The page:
Cultivating DEI Culture at Bitwise Industries

Bitwise Uses One Acronym to Change Lives

Acronyms are simple abbreviations of longer terms or phrases that are used each day around the world to shorten communications in spoken verse and print. Some are silly responses (LOL), others reference exciting events (NFL), while many are very serious (IRS). There is one acronym, however, that stands alone. It continues to forge its way into the daily lives of the people who deserve it the most. Even though it is not as well known as TGIF, its significance is powerful because it positions low-income workers with opportunities to succeed in a changing economy fueled by an ever-changing world. Bitwise Industries has built its culture around these three letters and will continue to leverage this impactful principle in every city we encounter, and every person we serve.

What is DEI?

Diversity, equity, and inclusion (DEI) is a term used to describe policies and programs that promote the representation and participation of different groups of individuals, including people of different ages, races and ethnicities, abilities and disabilities, genders, religions, cultures, and sexual orientations.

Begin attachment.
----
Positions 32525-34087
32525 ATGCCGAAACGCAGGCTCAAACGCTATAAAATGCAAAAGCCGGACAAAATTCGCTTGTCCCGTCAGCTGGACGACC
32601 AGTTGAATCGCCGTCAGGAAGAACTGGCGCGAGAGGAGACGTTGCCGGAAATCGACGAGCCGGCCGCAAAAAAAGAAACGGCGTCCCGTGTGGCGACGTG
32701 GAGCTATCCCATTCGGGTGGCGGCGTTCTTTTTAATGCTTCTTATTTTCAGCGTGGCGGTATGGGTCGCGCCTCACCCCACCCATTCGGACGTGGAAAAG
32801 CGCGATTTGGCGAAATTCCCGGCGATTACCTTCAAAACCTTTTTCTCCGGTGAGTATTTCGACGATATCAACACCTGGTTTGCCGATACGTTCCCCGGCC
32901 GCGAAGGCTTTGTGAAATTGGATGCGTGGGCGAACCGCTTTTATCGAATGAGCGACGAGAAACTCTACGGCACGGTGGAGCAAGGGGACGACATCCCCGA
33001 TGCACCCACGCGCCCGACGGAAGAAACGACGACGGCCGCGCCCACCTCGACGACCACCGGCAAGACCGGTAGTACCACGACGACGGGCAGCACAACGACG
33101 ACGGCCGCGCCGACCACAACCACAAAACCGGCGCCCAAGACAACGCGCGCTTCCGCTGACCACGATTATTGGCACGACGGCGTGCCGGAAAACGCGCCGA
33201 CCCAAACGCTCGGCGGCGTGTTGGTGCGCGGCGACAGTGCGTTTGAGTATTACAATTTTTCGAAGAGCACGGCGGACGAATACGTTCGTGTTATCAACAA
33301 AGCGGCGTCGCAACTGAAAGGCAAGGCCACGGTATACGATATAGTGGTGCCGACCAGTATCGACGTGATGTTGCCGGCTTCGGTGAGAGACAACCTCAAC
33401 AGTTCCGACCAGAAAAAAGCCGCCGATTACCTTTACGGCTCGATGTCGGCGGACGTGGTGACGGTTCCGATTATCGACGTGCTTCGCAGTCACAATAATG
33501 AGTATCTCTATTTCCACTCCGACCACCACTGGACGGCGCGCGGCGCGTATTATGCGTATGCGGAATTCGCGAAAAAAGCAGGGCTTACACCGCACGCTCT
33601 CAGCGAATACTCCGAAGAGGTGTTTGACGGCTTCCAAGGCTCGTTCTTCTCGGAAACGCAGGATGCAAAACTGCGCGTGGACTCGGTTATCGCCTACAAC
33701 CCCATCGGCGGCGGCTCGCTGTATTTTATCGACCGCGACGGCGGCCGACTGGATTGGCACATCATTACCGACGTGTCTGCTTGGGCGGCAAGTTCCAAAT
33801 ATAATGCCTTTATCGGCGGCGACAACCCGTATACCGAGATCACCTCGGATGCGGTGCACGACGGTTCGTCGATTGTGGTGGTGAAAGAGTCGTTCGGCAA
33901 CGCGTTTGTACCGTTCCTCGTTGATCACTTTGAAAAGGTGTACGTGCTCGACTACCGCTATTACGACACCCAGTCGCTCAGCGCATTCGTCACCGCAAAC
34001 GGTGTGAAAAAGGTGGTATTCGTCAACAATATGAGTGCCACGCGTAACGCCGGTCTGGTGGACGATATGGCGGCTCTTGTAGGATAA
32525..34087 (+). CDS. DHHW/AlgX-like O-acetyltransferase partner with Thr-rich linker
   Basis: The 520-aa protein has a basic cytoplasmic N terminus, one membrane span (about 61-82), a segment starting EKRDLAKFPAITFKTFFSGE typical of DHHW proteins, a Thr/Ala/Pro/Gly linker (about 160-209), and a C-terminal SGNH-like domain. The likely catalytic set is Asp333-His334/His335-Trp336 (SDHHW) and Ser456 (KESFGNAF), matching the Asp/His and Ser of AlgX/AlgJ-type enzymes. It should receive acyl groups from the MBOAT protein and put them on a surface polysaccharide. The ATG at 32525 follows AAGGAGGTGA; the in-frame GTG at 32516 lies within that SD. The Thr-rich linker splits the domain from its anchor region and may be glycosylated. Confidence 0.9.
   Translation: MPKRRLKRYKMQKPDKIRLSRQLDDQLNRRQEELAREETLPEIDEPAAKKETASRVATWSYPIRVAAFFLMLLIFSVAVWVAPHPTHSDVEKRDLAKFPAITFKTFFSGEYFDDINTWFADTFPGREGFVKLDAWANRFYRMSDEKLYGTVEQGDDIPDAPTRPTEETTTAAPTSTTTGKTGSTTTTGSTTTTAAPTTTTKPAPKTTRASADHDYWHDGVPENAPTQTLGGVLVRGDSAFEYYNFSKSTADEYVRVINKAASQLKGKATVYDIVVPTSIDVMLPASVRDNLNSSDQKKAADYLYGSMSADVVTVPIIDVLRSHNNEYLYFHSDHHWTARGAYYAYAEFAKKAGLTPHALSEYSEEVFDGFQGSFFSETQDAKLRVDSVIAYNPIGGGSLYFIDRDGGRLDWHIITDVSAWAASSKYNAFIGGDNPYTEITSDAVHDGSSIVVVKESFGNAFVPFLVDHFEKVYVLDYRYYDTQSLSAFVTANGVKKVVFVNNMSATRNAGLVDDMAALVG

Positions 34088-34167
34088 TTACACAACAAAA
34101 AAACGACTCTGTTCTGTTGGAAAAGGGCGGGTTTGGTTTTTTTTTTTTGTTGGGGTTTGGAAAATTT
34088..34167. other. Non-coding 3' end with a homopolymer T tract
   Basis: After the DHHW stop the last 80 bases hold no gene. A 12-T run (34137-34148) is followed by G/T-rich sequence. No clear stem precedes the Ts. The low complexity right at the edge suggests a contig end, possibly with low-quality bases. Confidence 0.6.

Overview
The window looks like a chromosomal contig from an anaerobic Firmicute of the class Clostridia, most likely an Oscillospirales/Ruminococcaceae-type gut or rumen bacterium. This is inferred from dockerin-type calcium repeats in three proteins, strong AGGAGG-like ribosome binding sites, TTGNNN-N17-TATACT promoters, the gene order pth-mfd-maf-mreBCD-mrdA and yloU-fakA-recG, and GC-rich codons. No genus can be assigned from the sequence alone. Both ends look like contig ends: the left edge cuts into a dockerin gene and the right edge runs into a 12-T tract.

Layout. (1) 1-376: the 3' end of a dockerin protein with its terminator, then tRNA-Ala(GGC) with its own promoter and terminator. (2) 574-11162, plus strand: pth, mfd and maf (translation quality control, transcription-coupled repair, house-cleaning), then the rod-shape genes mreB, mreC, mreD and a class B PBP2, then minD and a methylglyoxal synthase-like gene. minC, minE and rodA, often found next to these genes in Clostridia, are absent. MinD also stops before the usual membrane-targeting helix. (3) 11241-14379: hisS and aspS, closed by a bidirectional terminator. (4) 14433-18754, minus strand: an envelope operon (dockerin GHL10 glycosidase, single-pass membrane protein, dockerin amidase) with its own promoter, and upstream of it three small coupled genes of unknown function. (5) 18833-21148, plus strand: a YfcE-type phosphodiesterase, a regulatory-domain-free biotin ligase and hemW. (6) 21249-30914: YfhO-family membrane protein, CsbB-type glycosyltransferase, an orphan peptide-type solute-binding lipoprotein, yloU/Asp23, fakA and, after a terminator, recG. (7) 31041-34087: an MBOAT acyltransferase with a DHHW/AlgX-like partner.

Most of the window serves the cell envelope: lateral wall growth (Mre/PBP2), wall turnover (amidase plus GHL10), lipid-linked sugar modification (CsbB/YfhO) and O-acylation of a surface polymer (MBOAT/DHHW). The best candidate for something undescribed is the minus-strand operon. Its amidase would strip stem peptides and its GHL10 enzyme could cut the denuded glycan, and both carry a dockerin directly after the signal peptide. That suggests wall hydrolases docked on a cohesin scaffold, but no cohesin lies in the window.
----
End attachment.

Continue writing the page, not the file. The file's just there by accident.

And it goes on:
DEI policies and programs are found more and more in educational institutions and the workplace around the United States. Each word holds merit on its own. Diversity acknowledges the differences in people found in a setting. Equity ensures that the programs and qualifying processes are fair and unbiased. Inclusion is the reassurance that everyone is welcome and safe in the appropriate environment. When the three are used in conjunction with each other to the benefit of an individual, great things happen. 

Addressing educational inequities has been a focal point for universities and public college systems for many years as those institutions strive to bridge the gap to include a wider range of potential students who can achieve a level of higher education that might otherwise not have been considered for generations of people groups. The American workplace is no different. Sorta.